Please, Nashville, Don't Make T-Shirts About This One

Just after midnight, a devastating tornado raged through my hometown of Nashville. I’m writing this pre-dawn, so the true damage isn’t close to being fully understood. Sadly, death reports are already coming in.

Almost 10 years ago, a catastrophic flood hit Nashville. People died, businesses closed, families left town. And in order to help out, I made T-shirts.

The We Are Nashville campaign raised over $125,000 for flood relief in 2010. We got product placement with Anderson Cooper and our website crashed. Over the next two months we printed as many shirts as we could, with all profits going to flood relief programs. Because we only printed on US-made organic cotton, we bought up the entire supply of light blue T-shirts on the eastern seaboard. We worked with three different local printers and two fulfillment houses to try and get shirts to people as quickly as well could.

It was well-meaning and exhausting, but it was the wrong response. I’m writing this now to hopefully stop other well-meaning designers and entrepreneurs.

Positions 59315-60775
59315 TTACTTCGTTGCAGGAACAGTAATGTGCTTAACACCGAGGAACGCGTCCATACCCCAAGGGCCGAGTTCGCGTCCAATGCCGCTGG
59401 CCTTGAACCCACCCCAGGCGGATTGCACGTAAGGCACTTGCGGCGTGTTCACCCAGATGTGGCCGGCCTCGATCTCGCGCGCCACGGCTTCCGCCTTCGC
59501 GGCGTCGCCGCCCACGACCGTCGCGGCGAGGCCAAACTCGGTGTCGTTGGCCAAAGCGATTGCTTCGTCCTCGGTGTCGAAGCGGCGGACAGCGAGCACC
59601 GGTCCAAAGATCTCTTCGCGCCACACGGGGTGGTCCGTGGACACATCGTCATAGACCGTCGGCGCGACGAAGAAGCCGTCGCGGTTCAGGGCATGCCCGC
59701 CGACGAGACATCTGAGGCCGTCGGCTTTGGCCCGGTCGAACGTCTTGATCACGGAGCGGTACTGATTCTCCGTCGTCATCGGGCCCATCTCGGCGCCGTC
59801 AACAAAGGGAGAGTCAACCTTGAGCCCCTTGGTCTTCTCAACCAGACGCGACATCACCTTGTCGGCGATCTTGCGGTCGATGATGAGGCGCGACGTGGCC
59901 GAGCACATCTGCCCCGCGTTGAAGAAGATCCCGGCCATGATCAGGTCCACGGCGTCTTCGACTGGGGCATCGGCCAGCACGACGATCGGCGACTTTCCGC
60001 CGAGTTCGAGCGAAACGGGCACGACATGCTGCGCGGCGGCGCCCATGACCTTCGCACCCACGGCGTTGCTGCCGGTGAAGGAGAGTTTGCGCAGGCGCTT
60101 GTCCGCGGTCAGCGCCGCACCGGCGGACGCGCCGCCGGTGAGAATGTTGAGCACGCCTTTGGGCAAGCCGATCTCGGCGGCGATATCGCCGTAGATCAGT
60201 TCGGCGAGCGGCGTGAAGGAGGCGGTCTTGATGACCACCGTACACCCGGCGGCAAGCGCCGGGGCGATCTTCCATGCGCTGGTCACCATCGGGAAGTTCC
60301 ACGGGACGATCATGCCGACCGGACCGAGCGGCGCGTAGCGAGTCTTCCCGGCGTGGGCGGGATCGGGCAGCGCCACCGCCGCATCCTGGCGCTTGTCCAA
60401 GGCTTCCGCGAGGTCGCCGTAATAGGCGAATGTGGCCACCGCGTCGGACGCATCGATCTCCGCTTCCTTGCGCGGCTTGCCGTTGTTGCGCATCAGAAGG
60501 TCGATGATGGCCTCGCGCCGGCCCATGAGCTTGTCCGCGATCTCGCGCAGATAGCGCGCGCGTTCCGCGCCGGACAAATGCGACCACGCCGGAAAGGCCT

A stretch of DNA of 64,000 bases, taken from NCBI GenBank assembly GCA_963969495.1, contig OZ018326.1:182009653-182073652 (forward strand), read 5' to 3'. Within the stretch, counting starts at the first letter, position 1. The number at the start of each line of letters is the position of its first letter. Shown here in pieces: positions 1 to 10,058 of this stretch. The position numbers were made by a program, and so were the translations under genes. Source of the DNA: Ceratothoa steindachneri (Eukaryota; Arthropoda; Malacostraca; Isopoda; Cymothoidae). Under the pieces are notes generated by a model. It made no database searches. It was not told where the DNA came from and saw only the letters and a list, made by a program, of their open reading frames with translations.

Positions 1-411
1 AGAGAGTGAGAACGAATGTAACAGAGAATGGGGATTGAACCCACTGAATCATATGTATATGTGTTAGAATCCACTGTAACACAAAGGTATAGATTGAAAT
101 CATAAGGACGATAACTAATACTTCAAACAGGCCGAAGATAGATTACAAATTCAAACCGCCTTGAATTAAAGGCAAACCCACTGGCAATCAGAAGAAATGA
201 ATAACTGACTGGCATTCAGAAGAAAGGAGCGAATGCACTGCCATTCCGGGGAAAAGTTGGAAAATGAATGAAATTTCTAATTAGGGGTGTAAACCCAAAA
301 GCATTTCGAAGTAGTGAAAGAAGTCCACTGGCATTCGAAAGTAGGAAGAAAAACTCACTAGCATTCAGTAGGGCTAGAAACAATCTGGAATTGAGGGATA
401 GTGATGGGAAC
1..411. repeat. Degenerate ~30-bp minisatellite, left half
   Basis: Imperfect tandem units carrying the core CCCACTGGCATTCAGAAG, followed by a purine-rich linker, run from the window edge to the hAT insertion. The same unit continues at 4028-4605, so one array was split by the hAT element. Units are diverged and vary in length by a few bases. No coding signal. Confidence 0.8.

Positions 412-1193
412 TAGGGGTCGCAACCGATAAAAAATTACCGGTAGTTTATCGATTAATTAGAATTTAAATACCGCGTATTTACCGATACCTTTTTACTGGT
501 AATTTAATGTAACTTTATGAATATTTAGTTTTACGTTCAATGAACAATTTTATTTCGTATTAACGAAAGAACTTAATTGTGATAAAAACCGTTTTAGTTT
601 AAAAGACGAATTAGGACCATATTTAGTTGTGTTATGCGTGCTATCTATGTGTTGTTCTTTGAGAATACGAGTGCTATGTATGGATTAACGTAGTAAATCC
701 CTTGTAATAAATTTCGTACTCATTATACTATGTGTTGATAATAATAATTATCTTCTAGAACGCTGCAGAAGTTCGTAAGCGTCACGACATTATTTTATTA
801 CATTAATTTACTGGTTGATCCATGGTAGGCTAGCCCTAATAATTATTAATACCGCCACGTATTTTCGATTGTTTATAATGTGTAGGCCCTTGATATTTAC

You can do better.

Rather than fork over $20 or $30 for a T-shirt that will have some art about how Nashville is strong or will rebuild (both of which are true, even if not emblazoned on a shirt), use your time this week to go help some East Nashville businesses board up windows. Rather than tweet your fresh designs ad nauseam, go eat today at Burger Up in 12 South since the one on the east side will be closed for what looks like a very long time. 

And if you need a place to give money that will directly benefit victims, take a look at the options at the bottom of this post. We have awesome local charities who will do more with your $20 than a shirt company can. Trust me - I speak from experience.

This isn’t a time for shirts; it’s a time for work. A lot of business owners and their employees are going to be cash strapped for a while. And no, you won’t get a fancy donation letter for your taxes, but dropping $40 to the Venmo of a server or cashier out of work will go a lot farther than your shirt that will end up going unworn in six months.

So please, please, please, don’t make a shirt for this one. Roll up your sleeves and get to work.

The sun is about to rise, and so will Nashville.

To help:

Displaced Jobs Assistance:
If you have employees who are currently displaced from their job, please have them contact with their needs. At the same time, if you are currently open for business and able to offer temporary employment, please email with your opportunities. HospitaliltyTN is coordinating efforts to keep Nashville’s hospitality community employed while the city recovers.